Just how serious is the problem of racial prejudice in William Shakespeare’s tragedy Othello? Is it pervasive or incidental? This essay intends to answer questions on this subject.
Blanche Coles in Shakespeare’s Four Giants maintains that the racial discrimination in the play may be overstated by critics:
In the first scene, Roderigo has referred to Othello as “thick lips.” No other character in the play attributes any such negroid features to Othello, and it should be remembered that Roderigo has a half-insane prejudice against and hatred for Othello. Brabantio refers to his “sooty bosom,” but may he not have meant his hairy chest? Some rather fair men have black hair on their chests. The word “sooty” seems to apply more aptly to this interpretation than it does to a mere black body. All other characters refer to Othello respectfully as “the Moor” or “the valiant Moor.” (80)
In the opening scene, while Iago is expressing his dislike, or rather hatred, for the general Othello for his having chosen Michael Cassio for the lieutenancy, he contrives a plan to partially avenge himself (“I follow him to serve my turn upon him”), with Roderigo’s assistance, by alerting Desdemona’s father, Brabantio, to the fact of his daughter’s elopement with Othello. Roderigo shares Iago’s prejudiced attitude toward Othello: “What a full fortune does the thicklips owe / If he can carry't thus!” The word thicklips is a disparaging reference to a facial characteristic of many members of the dark-skinned race. When, by loud shouting, Brabantio is awakened, Iago commences with a series of racial epithets:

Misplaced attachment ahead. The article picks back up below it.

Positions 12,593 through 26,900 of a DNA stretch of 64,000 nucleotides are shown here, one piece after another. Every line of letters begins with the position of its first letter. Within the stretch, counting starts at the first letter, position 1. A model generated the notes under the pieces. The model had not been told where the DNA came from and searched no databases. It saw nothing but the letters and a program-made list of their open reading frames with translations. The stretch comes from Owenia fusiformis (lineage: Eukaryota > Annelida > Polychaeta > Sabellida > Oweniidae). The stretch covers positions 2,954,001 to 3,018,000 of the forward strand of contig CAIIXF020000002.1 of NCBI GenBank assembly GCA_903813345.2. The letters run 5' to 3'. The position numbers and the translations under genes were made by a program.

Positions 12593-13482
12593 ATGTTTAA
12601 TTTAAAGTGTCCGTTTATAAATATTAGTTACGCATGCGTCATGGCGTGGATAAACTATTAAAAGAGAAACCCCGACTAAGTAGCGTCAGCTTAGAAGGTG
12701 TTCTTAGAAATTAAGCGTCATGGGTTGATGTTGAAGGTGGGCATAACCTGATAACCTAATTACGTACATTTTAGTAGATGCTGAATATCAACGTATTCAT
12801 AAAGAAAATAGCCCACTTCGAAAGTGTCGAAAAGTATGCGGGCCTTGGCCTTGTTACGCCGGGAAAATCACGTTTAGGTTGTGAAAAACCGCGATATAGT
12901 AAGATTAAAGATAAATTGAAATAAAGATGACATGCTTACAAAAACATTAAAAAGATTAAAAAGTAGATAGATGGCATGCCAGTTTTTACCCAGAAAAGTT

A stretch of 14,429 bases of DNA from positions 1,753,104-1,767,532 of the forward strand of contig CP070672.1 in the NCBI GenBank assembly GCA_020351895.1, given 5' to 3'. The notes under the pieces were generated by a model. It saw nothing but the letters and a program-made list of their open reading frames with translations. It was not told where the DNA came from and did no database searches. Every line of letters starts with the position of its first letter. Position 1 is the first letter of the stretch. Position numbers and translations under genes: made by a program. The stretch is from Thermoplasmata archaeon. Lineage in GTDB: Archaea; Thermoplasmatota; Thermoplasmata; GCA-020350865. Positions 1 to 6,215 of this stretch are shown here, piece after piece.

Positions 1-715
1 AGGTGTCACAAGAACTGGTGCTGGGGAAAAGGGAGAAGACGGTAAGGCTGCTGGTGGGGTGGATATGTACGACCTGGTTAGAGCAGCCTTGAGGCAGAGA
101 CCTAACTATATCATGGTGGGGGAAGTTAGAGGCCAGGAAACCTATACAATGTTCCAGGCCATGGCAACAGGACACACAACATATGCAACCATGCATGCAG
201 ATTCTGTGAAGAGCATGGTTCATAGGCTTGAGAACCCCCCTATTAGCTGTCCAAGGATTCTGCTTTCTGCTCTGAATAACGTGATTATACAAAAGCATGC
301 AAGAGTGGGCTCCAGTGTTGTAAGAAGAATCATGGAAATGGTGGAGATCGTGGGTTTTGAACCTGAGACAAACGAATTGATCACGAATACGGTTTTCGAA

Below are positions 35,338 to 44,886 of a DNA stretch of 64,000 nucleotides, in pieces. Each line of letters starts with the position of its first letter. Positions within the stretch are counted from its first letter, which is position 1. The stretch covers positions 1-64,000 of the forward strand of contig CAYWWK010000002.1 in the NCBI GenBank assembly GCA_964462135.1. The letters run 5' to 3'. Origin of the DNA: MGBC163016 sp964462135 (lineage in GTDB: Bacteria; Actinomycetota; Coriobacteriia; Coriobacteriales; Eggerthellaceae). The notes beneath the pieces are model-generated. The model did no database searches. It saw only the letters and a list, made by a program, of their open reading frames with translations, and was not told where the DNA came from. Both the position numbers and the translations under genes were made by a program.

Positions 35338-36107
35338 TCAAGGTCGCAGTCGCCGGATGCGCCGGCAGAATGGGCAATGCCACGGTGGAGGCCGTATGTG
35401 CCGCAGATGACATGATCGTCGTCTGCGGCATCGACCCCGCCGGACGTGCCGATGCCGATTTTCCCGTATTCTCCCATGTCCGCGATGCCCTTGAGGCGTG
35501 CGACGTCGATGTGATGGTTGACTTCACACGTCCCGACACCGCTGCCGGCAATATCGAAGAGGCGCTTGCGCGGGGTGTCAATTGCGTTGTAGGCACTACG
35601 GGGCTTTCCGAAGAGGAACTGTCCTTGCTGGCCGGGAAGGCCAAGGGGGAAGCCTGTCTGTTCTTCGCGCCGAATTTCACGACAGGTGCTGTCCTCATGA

Zounds, sir, you're robb'd; for shame, put on
Your heart is burst, you have lo...
... middle of paper ...
EMILIA. Thou dost belie her, and thou art a devil! (5.2)
Following Iago’s murder of Emilia, he is captured; Lodovico addresses Othello, who is so dejected at having been deceived by his ancient:
O thou Othello, thou wert once so good,
Fall'n in the practise of a damned slave,
What shall be said to thee? (5.2)
Needless to say, damned slave has racial overtones. Shortly thereafter, the hero, in remorse for the tragic mistake he has made, stabs himself and dies on the bed next to his wife, his sorrow being as deep as his love.
Shakespeare, William. Othello. In The Electric Shakespeare. Princeton University. 1996. http://www.eiu.edu/~multilit/studyabroad/othello/othello_all.html No line nos.
Coles, Blanche. Shakespeare’s Four Giants. Rindge, New Hampshire: Richard Smith Publisher, 1957.
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